How to Organize Your Scholarship Search

by Bethany Goldszer | Last Updated: January 13, 2021

Table of Contents

How to Win Scholarships {Part 2}

You learning how to organize the scholarship search is part two of the How to Win Scholarship series. 

Every year American students leave $100 million in unclaimed free money for college. After surveying parents in my Facebook group, I learned that many struggle with the scholarship process because they don’t know where to start. Does this sound familiar? In the previous post, I reviewed five places that students can look for legitimate college scholarships. If you have not read it yet, find it here

In this post, you will learn how to organize your scholarship search to streamline your process for winning free money for college. I’ll review time and headache-saving tools and strategies to help your student stay on top of applying for scholarships.

Get a Google Drive Account

First, you’ll need a Google Drive account to manage your scholarship search process. You may have one already connected to your school email address. But you should create a separate account to manage your personal efforts such as the scholarship hunt. Go to drive.google.com to set up an account. Then make a scholarship folder. Next, be sure to create individual folders for each scholarship you plan to apply to. In each folder, you’ll save application materials such as application forms, essays, transcripts, bios, photos, recommendation letters, etc.

After you create your Google Drive account you’ll need a dynamic Google sheet tracker to organize scholarship opportunities that you find. You can download a copy here

How to use the tracker:

  • Add the name of the sponsor, website, and contact information;
  • Sort scholarship opportunities by the deadline date;
  • Add scholarship requirements next to the boxes and check off as you complete them; and
  • Add the date when you submit the application and keep track of any progress notes pertaining to the application.

This resource will be helpful in giving you a birdseye view of your scholarship applications and what’s needed to successfully complete each one.

Gather Documents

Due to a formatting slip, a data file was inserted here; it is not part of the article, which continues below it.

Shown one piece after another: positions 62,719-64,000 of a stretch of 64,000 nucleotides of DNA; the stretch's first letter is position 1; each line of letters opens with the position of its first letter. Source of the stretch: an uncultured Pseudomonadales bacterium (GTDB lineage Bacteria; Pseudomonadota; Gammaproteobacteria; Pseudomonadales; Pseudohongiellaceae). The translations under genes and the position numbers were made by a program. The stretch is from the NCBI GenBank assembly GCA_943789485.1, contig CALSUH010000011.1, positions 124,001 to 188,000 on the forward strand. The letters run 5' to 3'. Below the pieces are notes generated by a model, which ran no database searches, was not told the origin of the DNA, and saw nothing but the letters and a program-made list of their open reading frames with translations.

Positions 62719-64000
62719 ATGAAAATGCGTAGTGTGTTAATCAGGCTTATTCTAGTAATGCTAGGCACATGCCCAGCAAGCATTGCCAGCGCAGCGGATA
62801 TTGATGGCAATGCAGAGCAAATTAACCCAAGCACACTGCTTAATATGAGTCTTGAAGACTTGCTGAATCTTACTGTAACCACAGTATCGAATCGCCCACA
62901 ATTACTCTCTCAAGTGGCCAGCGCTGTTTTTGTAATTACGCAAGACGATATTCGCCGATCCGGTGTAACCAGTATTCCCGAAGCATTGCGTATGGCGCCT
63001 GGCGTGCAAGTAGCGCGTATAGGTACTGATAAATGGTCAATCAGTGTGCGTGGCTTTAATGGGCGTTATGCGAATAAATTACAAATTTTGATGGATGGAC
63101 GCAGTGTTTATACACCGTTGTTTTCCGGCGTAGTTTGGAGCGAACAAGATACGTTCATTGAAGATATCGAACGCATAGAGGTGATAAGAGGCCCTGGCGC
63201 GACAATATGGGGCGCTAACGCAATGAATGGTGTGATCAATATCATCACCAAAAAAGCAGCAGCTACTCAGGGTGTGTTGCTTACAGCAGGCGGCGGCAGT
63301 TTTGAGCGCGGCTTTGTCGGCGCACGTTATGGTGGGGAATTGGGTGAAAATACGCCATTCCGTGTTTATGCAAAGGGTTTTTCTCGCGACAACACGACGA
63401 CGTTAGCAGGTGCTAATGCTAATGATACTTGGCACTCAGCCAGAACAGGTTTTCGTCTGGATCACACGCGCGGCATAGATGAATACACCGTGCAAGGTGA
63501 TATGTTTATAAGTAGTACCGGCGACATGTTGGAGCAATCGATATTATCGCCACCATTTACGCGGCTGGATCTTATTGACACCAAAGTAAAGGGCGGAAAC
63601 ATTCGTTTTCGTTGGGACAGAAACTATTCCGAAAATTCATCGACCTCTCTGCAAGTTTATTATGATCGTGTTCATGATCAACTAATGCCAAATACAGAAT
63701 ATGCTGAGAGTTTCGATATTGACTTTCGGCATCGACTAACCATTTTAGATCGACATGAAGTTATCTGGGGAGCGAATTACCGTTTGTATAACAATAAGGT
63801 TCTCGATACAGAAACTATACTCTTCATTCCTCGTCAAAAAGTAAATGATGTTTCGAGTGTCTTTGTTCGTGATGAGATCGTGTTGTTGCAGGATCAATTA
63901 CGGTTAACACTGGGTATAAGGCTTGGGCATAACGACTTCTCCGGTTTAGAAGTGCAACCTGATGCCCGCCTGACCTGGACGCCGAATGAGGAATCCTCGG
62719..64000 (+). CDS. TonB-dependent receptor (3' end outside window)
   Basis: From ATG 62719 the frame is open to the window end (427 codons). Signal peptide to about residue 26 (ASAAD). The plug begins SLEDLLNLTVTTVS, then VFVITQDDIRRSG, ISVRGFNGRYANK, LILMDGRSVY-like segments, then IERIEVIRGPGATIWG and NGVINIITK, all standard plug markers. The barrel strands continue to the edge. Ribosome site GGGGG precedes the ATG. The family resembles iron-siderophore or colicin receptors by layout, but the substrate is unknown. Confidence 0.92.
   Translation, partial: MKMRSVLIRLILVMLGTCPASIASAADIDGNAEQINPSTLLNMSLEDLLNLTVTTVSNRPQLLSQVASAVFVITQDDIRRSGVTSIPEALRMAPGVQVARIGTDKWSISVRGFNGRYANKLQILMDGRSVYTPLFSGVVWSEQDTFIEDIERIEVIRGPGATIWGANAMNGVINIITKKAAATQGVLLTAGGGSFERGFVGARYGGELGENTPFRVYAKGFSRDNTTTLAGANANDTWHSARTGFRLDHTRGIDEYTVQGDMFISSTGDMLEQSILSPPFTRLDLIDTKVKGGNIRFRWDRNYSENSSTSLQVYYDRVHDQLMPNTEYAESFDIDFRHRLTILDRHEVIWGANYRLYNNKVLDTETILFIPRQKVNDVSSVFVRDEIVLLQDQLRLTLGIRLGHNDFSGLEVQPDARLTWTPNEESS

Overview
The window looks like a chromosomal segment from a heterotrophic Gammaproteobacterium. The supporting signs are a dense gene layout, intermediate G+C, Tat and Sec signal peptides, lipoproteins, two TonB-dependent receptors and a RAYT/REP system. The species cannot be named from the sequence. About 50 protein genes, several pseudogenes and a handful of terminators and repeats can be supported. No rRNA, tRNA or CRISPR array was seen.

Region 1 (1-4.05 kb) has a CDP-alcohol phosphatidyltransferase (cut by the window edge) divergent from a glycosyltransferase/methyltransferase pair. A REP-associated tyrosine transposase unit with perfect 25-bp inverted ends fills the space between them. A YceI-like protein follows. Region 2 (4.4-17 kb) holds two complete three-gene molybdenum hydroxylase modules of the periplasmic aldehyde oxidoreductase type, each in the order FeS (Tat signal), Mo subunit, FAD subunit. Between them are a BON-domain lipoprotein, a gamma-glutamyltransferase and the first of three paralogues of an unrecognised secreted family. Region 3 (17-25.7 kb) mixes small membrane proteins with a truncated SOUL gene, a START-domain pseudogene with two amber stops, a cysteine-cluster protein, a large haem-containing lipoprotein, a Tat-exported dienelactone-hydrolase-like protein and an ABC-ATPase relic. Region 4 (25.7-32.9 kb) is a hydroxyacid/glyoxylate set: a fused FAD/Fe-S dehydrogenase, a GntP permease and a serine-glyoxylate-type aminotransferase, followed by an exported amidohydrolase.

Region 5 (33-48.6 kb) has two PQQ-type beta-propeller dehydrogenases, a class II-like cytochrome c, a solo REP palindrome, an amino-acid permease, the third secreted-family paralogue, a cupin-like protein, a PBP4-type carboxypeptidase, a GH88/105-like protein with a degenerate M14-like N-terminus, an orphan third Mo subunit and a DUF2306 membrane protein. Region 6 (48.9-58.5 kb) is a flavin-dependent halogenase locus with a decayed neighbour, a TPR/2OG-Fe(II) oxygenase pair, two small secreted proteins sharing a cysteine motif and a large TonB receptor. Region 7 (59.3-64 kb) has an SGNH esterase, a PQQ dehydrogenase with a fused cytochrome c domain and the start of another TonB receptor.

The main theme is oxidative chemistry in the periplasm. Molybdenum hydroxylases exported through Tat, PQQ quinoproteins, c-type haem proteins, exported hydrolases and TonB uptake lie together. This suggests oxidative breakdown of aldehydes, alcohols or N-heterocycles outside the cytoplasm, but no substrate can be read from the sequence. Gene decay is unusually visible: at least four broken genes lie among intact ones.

Next, before you start applying, it’s best to gather documents you’ll need from other people. These documents can include:

  • Getting the transcript from your high school counselor, 
  • Creating yourself a resume, writing a bio for yourself, 
  • Taking a professional headshot, or 
  • Obtaining financial or academic evidence to support your eligibility for the scholarship. 

 It’s best to put the plan in motion to obtain and store these items in your Google Drive folder before you begin writing essays. You’ll need to mainly give your recommenders (if recommendation letters are required) plenty of notice. You may need to vary your list amongst teachers, employers, volunteer coordinators, coaches, etc. The recommenders you choose should match the type of scholarships you’re applying for. 

 For example, you’d use a teacher for an academic scholarship or a volunteer supervisor for a community service and leadership focus scholarship. You want the person writing the recommendation letter to speak to the area you’re looking to get awarded. Because people are busy, give them plenty of notice — at least three weeks. And once they agree to write your recommendation letter, send them a copy of your resume, a description of the scholarship, and a recommendation template as a critical timesaver.

Set Up Your Calendar

And finally, you should set up a calendar. What’s nice about having a new Google Drive account is that it comes with a Google calendar. You’ll use the calendar to do two things as it relates to your scholarship process. First, it’s where you can add all of your scholarship deadlines. You can make the title of appointment the name of the scholarship and add in the due date. Also, you can link the Google drive folder that’s holding your scholarship into the Google calendar for easy retrieval. 

I would also suggest that you set reminders because you get busy and this will give you plenty of time to work on your scholarship before it’s due. I advise that you set the reminder for two weeks before, one week before, and 24 hours before the due date to avoid missing any deadlines.

As it relates to recommendations, a calendar can also be helpful. Once your recommender agrees to write a letter, you can send them a calendar invite so they don’t forget. Also, I suggest that you build in time to send a friendly email thank you reminder — just a heads up that the deadline is looming. While they may seem excessive, these steps are important and ensure that a person who is really busy with multiple priorities will make the time to write your recommendation letter.

Conclusions + Next Steps

Winning a scholarship requires a high level of organizational skills throughout the scholarship search process. More important than finding the opportunities is having a plan and structure for how you will proceed in applying. In the next post, I’ll share strategies to help you apply for more scholarships and win, in less time.

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Bethany Goldszer is top college admissions and financial aid expert. She's been featured in HuffPost, USA Today, Newsday, Queens Gazette, and Official Black Wall Street & voted Best of Long Island. Faced with the overwhelming stress of applying, getting admitted to and financing her University of Chicago education, she started Stand Out College Prep LLC in 2012 so that no student or parent would have to go through this process alone. Over the last 15 years, Bethany has worked with over 1,500 students, helping them and their parents get into their top choice colleges and secure more than $20M in financial aid and scholarships. And each year, she continues to help more students stand out in the college admissions process and their parents navigate financial aid and scholarships.